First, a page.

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Programming WCF Services, 2nd Edition by Juval Lowy

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Collections

In .NET, a collection is any type that supports the IEnumerable or IEnumerable<T> interface. All of the built-in collections in .NET, such as the array, the list, and the stack, support these interfaces. A data contract can include a collection as a data member, and a service contract can define operations that interact with a collection directly. Because .NET collections are .NET-specific, WCF cannot expose them in the service metadata, yet because they are so useful, WCF offers dedicated marshaling rules for collections.

Whenever you define a service operation that uses the collection interfaces IEnumerable<T>, IList<T>, or ICollection<T>, the resulting metadata always uses an array. For example, this service contract definition and implementation:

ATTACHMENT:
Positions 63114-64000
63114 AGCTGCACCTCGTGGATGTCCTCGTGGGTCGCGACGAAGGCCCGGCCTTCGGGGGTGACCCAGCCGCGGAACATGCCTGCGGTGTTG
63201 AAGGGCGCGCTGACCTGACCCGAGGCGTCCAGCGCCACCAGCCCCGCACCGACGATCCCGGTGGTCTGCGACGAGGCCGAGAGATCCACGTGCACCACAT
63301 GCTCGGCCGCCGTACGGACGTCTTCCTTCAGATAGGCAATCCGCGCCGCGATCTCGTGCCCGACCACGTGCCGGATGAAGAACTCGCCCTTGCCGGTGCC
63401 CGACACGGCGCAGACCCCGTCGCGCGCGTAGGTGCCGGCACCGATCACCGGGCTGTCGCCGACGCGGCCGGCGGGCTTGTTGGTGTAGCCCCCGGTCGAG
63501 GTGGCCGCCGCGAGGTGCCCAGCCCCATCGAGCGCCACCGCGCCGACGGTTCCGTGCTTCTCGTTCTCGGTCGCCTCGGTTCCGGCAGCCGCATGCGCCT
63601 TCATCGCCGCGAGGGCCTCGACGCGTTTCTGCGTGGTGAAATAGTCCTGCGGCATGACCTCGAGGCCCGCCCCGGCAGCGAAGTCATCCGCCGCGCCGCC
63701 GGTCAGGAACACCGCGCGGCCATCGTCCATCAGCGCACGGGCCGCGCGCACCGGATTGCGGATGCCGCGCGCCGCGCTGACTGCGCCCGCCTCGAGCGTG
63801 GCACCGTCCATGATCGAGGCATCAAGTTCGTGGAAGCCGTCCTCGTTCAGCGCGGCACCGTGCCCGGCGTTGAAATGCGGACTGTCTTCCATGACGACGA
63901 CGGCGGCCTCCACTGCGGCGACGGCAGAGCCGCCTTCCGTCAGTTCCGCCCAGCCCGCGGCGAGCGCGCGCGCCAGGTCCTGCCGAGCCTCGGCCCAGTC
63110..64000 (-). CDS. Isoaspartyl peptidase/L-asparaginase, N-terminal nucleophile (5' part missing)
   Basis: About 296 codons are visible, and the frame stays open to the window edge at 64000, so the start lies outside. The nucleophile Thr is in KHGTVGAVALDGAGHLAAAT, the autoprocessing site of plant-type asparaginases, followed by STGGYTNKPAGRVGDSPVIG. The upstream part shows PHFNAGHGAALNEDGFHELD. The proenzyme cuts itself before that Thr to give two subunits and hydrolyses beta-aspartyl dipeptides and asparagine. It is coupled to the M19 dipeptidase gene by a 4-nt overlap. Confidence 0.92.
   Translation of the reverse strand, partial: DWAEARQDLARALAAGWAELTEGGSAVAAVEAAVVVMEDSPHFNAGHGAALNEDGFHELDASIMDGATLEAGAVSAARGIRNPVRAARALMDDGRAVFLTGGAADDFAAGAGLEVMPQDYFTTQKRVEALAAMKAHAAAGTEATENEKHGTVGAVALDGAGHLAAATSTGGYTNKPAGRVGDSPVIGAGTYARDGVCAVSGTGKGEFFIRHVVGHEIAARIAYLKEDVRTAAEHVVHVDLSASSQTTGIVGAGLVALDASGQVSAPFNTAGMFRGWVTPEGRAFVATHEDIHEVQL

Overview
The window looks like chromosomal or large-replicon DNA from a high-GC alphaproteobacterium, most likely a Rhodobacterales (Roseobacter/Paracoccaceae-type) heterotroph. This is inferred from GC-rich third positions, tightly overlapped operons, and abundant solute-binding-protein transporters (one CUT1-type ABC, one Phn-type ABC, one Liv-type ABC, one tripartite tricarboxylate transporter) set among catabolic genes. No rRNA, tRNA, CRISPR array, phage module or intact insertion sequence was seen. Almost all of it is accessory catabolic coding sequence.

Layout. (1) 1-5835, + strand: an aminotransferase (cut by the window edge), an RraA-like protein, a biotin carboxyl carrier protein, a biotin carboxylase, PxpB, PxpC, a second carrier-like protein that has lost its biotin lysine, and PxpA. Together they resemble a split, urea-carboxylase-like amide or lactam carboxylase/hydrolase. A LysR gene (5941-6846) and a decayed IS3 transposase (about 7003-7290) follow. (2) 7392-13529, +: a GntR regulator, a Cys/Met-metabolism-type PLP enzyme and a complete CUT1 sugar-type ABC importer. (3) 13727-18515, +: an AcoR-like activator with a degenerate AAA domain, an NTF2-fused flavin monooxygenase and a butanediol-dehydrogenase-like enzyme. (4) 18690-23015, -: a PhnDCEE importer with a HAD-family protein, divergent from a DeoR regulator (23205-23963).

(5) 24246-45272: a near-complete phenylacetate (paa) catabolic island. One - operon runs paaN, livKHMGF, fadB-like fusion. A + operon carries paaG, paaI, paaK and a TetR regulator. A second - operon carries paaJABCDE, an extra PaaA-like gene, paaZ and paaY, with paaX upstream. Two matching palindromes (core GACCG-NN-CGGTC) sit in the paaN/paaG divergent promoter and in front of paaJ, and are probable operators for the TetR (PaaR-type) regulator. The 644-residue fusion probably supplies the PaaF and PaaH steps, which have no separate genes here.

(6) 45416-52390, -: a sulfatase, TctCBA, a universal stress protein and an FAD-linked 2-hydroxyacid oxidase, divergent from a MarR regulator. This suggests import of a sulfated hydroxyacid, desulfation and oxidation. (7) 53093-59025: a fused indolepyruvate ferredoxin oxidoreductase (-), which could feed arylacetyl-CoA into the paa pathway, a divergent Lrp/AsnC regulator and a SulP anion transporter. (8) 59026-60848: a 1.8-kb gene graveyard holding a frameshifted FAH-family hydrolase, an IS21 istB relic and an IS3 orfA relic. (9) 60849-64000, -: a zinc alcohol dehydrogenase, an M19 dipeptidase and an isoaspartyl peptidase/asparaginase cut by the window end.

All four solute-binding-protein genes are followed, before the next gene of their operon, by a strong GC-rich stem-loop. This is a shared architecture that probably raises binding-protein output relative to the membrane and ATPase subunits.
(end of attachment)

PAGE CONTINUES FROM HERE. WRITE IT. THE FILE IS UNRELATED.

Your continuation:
[ServiceContract]
interface IContactManager
{
   [OperationContract]
   IEnumerable<Contact> GetContacts(  );
   ...
}
class ContactManager : IContactManager
{
   List<Contact> m_Contacts = new List<Contact>(  );

   public IEnumerable<Contact> GetContacts(  )
   {
      return m_Contacts;
   }
   ...
}

will be exported as:

[ServiceContract]
interface IContactManager
{
   [OperationContract]
   Contact[] GetContacts(  );
}

Concrete Collections

If the collection in the contract is a concrete collection (not an interface) and is a serializable collection—that is, it is marked with the Serializable attribute but not with the DataContract attribute—WCF can normalize the collection automatically to an array of the collection's type, provided the collection contains an Add( ...

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